Agreed 100%. I have not purchased a game that I have not pirated. PERIOD. I have made the mistake of purchasing games without trying them in the past (Hrgh Operation Flashpoint 2 Hrgh) and I will not make that mistake again. And to those who say, why bother purchasing? I have purchased, after downloading recently: MoW (3! copies. Recomendations from pirates to friends, wow, who ever would have thought?) Minecraft (10? at least? copies.), even Terraria (3 copies), which I never play multiplayer.

      So yeah, Piracy != lost sales. Bad game and DRM = lost sales.

  38. faraany3k says:

    Guys just pirate the game and check for yourself how it plays out. Who needs a demo anyway.

  39. Harkkum says:

    Although I have in the past seen the ratio in Ubisoft’s anti-piracy policy, this indeed strikes somewhat odd. If you have a demo version available, why on earth not release it on all the platforms you are about to release the game to? Makes absolutely zero sense.

    They can’t in all seriousness think that someone would mischievously spread the demo version on all of the torrent sites! Those rascals. Will be interesting to see what kind of an answer they have for this. Their mid-summer mayhem with delayed PC releases and now this really makes me wonder have they run out of assets to keep air conditioning running.

  40. etho says:

    Couldn’t you play the demo on a console, and if it is good and you are daft and like playing driving games on a keyboard, you could buy the PC version? I mean, the game will be rubbish anyway (hasn’t anyone ever played a Driver game? They’re terrible!) so it seems kind of irrelevant.

  41. BrightCandle says:

    As a group gamers are terrible at acting on mass, the various boycotts in the past have shown that. UbiFuckers can do what they want because when they release a game that people want, they buy it, regardless of the protection that it has. While the anti-drm group is vocal its a relatively small one which isn’t reaching gamers widely enough to hurt UbiSoft in the financial pocket. Lets not forget also that Blizzard is behaving just as badly with Diablo 3, will you boycott that on the same principles?

    We have probably lost the war in DRM already, opposition has been minimal in the grand scheme of things.

  42. omicron1 says:

    We have no info on any purchase planned, PC or otherwise.

    Take that, PC-hating maniacs.

  43. SquareWheel says:

    I’m glad. I already didn’t want to buy it due to the DRM, but this makes my decision much easier.

  44. Robin says:

    The longer this carries on, the more I’m convinced there is some Uwe Boll-style financial shenanigans behind it.

    Something is happening that creates business and revenue for the DRM provider, which is disconnected from the impact on sales that this will have on (the already marginal) PC SKUs of Ubi’s games. Let’s say, they’ve signed a license which means Ubi pay up-front and use the tech on ‘N’ PC releases a year before a specified date. The underlying reason being that it’s advantageous to shift the money between entities in this way (maybe it ducks tax, or is eligible for R&D credits, or spreads their assets around geographically).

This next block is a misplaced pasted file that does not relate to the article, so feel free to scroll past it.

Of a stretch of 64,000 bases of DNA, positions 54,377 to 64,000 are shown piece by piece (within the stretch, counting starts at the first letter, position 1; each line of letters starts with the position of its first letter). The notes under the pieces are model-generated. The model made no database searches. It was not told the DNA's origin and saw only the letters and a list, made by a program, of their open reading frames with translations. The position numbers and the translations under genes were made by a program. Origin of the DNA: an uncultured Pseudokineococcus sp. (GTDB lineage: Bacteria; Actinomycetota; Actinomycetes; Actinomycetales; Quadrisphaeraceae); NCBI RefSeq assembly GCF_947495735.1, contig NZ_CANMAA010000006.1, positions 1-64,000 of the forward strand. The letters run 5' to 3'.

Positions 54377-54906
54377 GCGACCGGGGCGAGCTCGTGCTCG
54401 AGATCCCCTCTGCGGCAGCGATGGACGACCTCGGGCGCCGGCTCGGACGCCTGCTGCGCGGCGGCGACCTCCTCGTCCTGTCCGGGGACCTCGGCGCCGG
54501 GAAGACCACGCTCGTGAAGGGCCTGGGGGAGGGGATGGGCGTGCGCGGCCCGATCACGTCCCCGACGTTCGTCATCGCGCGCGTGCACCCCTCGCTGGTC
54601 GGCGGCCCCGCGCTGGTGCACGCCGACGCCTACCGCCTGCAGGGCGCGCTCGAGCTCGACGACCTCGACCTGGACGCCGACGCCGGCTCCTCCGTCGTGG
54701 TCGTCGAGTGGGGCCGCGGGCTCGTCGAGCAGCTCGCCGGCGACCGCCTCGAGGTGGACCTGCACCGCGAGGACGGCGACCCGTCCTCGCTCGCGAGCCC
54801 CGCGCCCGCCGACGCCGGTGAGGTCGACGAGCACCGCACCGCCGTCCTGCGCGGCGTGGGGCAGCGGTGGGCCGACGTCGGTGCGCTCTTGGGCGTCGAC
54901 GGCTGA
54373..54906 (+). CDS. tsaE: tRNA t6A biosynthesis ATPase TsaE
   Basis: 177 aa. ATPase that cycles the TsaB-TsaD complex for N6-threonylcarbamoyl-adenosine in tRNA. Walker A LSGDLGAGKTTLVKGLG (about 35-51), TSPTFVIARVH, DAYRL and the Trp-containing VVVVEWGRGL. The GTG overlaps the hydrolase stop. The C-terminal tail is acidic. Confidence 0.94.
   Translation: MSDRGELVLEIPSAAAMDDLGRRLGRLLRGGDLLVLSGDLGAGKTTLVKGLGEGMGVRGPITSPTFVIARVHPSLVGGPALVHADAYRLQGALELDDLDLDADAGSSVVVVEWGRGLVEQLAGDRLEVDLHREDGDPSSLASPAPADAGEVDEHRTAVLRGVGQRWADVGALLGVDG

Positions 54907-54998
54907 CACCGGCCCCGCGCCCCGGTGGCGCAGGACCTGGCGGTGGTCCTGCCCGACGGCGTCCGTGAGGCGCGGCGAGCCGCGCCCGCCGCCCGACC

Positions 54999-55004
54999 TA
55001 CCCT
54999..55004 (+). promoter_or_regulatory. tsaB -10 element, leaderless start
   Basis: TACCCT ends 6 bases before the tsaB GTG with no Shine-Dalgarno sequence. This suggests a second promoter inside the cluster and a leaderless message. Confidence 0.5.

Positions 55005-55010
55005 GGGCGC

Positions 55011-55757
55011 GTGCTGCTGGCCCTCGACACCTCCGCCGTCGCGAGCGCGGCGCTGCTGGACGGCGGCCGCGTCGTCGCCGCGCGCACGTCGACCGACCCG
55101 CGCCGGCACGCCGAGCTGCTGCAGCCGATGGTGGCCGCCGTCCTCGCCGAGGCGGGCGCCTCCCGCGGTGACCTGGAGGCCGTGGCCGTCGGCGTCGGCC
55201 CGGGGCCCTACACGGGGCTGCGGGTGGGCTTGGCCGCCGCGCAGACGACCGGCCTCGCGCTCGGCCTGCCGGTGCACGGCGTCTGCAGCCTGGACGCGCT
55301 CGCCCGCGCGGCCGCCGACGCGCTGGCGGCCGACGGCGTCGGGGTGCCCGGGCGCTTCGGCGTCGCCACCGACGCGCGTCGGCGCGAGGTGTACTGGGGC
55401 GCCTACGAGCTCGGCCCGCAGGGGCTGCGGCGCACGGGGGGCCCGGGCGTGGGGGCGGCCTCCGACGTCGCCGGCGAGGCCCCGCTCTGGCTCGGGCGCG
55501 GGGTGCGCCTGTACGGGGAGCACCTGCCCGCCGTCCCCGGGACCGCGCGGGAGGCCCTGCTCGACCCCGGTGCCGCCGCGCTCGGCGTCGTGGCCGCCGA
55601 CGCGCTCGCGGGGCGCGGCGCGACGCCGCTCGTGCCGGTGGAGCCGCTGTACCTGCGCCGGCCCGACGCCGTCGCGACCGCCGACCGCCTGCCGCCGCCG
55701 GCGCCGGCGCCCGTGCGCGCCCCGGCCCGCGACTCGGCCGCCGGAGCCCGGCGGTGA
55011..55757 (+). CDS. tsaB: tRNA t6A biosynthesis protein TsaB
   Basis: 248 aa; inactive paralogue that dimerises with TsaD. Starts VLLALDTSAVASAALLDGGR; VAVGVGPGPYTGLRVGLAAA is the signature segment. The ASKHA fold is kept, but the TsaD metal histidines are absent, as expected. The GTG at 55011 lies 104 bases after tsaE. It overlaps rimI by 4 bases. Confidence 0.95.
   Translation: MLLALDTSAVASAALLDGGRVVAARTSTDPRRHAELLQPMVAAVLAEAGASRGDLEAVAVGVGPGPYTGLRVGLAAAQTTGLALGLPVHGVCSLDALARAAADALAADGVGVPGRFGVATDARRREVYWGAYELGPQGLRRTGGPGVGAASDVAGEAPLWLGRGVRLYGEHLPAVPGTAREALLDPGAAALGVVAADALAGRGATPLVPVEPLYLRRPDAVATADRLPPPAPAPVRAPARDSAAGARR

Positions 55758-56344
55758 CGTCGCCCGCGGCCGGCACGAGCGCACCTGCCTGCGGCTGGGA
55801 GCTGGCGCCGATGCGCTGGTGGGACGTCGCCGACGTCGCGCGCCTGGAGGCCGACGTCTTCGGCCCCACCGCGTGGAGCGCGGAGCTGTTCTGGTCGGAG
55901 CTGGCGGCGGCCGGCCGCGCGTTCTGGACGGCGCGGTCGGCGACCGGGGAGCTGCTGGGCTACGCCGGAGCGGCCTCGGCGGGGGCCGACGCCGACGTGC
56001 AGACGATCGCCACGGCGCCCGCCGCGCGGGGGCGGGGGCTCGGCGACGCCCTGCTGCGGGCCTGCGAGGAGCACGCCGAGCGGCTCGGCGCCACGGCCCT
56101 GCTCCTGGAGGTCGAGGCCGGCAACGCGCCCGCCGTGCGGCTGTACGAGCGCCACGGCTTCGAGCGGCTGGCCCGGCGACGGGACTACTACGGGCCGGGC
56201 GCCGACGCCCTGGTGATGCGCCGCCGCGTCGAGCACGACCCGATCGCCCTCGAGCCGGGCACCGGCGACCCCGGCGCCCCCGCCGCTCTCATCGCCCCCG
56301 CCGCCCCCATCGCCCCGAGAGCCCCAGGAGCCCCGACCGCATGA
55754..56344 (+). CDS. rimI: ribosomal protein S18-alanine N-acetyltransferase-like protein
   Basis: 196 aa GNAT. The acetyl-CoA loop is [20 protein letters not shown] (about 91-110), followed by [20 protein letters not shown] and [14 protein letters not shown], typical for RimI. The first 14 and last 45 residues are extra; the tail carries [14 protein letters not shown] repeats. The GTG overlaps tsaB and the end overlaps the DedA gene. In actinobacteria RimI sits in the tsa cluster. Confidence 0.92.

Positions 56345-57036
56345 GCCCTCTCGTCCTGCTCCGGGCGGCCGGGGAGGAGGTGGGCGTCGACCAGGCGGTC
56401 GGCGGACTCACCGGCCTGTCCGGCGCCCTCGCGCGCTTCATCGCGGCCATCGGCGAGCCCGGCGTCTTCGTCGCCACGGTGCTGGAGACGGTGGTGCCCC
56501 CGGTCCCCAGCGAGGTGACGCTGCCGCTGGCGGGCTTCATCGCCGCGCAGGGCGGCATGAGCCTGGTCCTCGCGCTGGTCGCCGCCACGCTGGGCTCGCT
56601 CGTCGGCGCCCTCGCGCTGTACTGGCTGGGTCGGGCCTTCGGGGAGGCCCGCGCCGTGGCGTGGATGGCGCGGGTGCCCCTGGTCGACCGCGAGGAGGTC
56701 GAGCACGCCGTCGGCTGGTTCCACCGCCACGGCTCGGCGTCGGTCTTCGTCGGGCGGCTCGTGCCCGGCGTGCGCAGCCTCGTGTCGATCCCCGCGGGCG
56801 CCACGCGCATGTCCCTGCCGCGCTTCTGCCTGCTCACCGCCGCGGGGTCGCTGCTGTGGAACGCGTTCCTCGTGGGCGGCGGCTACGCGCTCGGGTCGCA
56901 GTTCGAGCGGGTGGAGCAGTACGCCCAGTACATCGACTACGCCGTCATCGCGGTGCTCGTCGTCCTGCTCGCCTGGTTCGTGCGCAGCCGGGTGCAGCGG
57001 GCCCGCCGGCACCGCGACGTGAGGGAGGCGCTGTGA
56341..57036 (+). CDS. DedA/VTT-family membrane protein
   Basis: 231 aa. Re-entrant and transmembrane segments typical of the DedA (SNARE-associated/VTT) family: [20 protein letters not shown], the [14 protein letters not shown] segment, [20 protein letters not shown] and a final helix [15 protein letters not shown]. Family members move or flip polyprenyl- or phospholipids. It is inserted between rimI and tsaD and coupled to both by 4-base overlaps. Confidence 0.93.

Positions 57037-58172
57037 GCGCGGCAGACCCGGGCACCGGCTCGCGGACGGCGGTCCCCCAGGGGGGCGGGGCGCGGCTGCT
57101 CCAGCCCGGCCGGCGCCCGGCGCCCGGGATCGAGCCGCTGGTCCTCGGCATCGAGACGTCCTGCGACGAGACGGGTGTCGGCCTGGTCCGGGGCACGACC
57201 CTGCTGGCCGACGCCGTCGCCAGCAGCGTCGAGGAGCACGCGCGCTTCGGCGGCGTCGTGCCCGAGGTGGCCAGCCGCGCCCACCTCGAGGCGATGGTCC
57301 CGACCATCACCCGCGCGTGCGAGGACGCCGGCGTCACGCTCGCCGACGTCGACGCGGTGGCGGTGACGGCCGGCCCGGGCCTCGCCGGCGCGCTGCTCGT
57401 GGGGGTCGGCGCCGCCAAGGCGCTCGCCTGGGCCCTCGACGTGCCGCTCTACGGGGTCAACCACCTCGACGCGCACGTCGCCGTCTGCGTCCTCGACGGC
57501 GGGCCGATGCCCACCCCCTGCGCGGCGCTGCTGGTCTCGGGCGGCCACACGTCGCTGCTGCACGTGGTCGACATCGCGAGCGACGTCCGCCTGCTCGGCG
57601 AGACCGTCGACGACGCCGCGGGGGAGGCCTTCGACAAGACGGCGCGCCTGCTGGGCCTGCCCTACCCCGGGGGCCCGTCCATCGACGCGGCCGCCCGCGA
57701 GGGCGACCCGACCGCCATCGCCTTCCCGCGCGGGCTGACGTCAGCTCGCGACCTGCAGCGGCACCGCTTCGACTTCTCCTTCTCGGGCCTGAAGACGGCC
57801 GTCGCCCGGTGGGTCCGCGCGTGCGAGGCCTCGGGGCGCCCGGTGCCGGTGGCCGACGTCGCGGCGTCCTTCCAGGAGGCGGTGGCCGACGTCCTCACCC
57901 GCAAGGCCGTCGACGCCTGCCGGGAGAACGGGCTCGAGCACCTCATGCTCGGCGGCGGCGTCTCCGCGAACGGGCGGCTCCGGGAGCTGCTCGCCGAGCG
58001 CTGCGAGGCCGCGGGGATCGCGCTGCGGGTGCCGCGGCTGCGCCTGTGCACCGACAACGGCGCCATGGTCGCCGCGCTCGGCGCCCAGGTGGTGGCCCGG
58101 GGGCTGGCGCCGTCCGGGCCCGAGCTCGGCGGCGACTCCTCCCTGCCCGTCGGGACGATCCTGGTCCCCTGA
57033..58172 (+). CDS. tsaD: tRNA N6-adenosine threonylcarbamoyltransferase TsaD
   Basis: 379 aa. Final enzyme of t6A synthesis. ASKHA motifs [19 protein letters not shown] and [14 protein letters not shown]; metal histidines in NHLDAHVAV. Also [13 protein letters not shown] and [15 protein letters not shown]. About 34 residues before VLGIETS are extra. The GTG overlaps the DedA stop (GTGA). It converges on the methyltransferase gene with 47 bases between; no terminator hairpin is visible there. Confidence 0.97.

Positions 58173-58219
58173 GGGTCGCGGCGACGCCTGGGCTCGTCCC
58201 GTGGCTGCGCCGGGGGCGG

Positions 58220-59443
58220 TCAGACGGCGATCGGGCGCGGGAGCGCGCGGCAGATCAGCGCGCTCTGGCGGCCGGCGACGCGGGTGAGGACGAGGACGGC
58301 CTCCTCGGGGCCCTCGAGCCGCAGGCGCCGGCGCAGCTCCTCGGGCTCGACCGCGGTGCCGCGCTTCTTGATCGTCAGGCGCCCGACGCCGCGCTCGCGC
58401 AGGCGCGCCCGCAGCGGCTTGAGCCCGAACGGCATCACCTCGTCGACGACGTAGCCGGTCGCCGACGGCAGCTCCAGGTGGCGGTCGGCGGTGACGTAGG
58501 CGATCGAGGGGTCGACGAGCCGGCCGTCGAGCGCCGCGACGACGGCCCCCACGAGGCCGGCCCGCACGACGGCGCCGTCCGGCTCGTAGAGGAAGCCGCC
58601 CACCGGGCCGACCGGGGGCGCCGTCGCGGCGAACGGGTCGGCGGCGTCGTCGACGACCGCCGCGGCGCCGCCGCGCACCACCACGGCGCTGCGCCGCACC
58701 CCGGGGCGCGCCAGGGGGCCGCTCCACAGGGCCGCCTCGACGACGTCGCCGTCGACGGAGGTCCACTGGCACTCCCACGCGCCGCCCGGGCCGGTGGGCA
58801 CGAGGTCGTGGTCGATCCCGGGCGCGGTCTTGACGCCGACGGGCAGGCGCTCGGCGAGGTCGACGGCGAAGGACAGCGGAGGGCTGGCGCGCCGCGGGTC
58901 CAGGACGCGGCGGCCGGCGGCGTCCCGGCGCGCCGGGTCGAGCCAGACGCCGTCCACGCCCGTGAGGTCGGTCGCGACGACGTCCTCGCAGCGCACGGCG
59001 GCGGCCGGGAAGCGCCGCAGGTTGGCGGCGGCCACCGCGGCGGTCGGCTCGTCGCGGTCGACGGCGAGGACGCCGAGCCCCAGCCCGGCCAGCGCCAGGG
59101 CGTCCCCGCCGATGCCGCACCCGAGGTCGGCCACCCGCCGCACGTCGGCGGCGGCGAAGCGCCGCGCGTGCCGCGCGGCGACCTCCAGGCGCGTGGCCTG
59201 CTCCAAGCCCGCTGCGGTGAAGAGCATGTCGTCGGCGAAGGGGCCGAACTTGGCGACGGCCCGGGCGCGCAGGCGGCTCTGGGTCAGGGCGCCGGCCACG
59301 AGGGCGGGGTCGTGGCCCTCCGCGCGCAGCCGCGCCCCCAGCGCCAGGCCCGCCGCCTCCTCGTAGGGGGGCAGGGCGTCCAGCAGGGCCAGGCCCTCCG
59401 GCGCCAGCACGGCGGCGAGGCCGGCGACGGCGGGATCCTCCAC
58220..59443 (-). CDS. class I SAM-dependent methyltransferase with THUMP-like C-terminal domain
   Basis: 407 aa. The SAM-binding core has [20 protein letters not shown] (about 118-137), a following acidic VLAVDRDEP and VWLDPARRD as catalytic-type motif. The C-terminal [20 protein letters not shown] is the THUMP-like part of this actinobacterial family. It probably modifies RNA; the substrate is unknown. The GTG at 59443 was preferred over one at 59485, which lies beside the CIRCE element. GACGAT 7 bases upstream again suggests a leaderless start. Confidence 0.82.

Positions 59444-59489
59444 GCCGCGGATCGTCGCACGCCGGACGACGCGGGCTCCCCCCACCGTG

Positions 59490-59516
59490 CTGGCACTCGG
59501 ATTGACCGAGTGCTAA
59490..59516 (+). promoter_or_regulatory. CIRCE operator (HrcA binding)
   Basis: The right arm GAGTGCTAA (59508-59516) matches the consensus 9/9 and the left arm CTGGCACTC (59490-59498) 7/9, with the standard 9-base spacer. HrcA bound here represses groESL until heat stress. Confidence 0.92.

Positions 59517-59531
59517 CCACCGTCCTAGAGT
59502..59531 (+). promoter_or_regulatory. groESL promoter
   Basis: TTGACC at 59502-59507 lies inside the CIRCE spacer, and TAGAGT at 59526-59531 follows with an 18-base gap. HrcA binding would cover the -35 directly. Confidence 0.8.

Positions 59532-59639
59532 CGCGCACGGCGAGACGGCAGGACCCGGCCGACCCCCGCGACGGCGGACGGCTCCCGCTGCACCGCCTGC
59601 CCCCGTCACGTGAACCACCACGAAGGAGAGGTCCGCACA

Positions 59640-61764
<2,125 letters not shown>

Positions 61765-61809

Pure speculation of course.

  45. laddyman says:

    Ubisoft seems to have become hell-bent on spitting on their developers so as to ensure that the game will be a flop (not that I expected this to do too well, either).

  46. Muzman says:

    “There are no current plans for a PC demo.” When we asked why not we were bluntly told, “We have no information on any PC demo planned.”

    Hah. Have they finally replaced PR monkeys with chat bots?
    Try asking it again:
    Why is there no PC demo?
    I’m not sure I understand the question.
    Why is there no PC demo?
    Why do you think there is no PC demo?
    Why is there no PC demo?
    How does no PC demo make you feel?
    That’s sad. Have you tried talking to no PC demo?

  47. Wozzle says:

    I had 0 interest in this game, but because of all this stupidity I kind of want to pirate it just for lulz. But, then, that would probably just validate their tomfuckery in their eyes.

  48. Ondrej says:

    I think RPS should openly say at the end of the (upcoming, surely) WOT: We recommend you not to buy this game, since we cannot support the publisher’s decisions. Or something.

    RPS has a strong fanbase, therefore your word carries a lot of weight.

  49. James says:

    If DRM reduces piracy but fails to increase sales, is it still a success?

  50. vodka and cookies says:

    I’m surprised they haven’t turned to Perry’s Gaikai which is what exactly this kind of thing is for.
    * Ubisoft can be bothered putting the work in for a PC demo
    * Doesn’t want to give PC warez scene a heads up about the games code by deploying a demo without internet DRM.

    So stream the demo over the net from a server with a fixed hardware setup.